College of Veterinary Medicine Biomedical Sciences doctoral student Brett Augsburger has been invited to attend a National Science Foundation workshop on aging, the only graduate student to be invited to this prestigious gathering.
The workshop, May 7-8 in Fairfax, Va., will bring together about 25 diverse, internationally-recognized scientists representing physics, materials science, information science and biology to brainstorm about the principles and processes underlying aging.
Augsburger, originally from Huntsville, was personally invited to attend the conference by Dr. Leonard Hayflick, considered internationally as an
authority on the science of organismal aging. Hayflick studied the processes governing cellular replication and, in 1961 at the Wistar Institute, identified a phenomenon that came to be known as the Hayflick Limit, based on the observation that normal human cells can only divide 40 to 60 times before losing the capacity to divide any further. Researchers later found that the Hayflick Limit is related to the shortening of telomeres, or portions of DNA at the ends of chromosomes that slowly degrade as cells replicate.
Augsburger is working in the research laboratory of Dr. Michael Irwin, a professor in the College of Veterinary Medicine’s Department of Pathobiology, whose research uses animal models to study mitochondrial dysfunction.
“It’s very unusual for a graduate student in this field to write a theory paper, but Brett is not your typical graduate student,” Irwin said.
Augsburger’s research is concerned with our susceptibility to disease as we age, specifically the dynamics that cause humans to be more susceptible to diseases the longer they live. “The approach I’m looking at is how we prevent the increased susceptibility from occurring in the first place,” he said. “I’m not looking at any specific disease, but rather the root causes of aging.”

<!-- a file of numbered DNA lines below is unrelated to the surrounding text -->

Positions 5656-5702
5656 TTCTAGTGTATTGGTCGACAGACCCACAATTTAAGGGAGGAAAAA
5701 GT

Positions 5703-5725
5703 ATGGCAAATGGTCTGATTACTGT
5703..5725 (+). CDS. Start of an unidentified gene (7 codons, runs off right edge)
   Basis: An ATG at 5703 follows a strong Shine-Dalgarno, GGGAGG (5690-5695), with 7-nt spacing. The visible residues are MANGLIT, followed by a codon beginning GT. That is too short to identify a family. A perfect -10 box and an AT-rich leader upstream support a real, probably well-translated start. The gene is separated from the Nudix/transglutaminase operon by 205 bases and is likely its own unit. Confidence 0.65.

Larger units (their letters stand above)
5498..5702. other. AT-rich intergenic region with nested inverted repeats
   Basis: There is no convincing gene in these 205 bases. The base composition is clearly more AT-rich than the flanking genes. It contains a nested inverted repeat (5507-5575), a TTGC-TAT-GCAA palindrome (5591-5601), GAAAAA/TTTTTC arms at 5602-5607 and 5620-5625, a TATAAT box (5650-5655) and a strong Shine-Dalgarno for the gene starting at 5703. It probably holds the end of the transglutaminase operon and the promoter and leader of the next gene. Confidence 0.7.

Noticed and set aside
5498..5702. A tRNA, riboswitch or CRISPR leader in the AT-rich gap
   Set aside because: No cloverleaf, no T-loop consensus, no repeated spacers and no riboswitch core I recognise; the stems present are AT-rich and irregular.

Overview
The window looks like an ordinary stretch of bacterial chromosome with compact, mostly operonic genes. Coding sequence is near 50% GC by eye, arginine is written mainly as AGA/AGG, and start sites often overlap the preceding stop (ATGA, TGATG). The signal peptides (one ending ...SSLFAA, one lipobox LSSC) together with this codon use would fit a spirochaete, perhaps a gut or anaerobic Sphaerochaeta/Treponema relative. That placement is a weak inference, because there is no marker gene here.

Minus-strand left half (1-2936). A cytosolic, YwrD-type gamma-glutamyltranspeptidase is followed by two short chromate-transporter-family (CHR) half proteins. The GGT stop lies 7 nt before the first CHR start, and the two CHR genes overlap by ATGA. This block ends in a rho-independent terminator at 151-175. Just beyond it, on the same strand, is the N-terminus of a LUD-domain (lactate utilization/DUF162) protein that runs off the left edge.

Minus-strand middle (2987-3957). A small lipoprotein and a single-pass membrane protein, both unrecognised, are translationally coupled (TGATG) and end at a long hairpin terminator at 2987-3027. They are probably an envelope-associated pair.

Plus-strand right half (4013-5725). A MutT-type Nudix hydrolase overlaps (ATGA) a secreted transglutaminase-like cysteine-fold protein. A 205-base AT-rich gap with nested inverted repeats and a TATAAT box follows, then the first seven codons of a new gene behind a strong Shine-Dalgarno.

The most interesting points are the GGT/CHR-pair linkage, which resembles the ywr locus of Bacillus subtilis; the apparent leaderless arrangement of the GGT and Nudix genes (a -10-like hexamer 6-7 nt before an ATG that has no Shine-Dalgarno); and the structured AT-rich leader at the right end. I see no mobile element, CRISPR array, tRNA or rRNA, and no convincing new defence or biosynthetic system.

Earlier this year, Augsburger sent his manuscript, “Rate of Aging is Determined by an Organism’s Overall Entropy Management Strategy”, to Hayflick in hopes of getting some constructive feedback.
Hayflick was sufficiently impressed by the manuscript that he asked organizers to extend an invitation for Augsburger to attend the NSF workshop.
“This opportunity is unique, exciting and has the potential to be professionally transformative for Brett,” said Frank Bartol, associate dean for Research at the College of Veterinary Medicine. “The Biomedical Sciences graduate program is fortunate to have doctoral students like Brett Augsburger, whose contributions to science are already garnering national attention.”
Augsburger said he decided to send Hayflick the manuscript “to see if he would be interested in my theory. I didn’t expect him to respond as quickly as he did, and in the manner in which he did.”
Augsburger, whose undergraduate degree from Auburn is in mechanical engineering, became interested in aging theory after recognizing the wildly divergent theories and lack of consensus in the field. His views on aging are similar to Hayflick’s, viewing it as a multidisciplinary problem. “My manuscript attempted to complete an area of Hayflick’s theory that he had not yet discussed.”
“Brett has developed a theory of aging that takes the inescapable physical law into account along with what is known about evolution and the biology of aging,” Irwin said. “Many aging theories discount nonequilibrium thermodynamics, but Brett takes that into account.”
Workshop participants will discuss the relationship between nonequilibrium thermodynamics and aging, the role of information theory in describing the aging process and how this information is preserved in living organisms, and lessons for robust technology development that we can learn from living systems.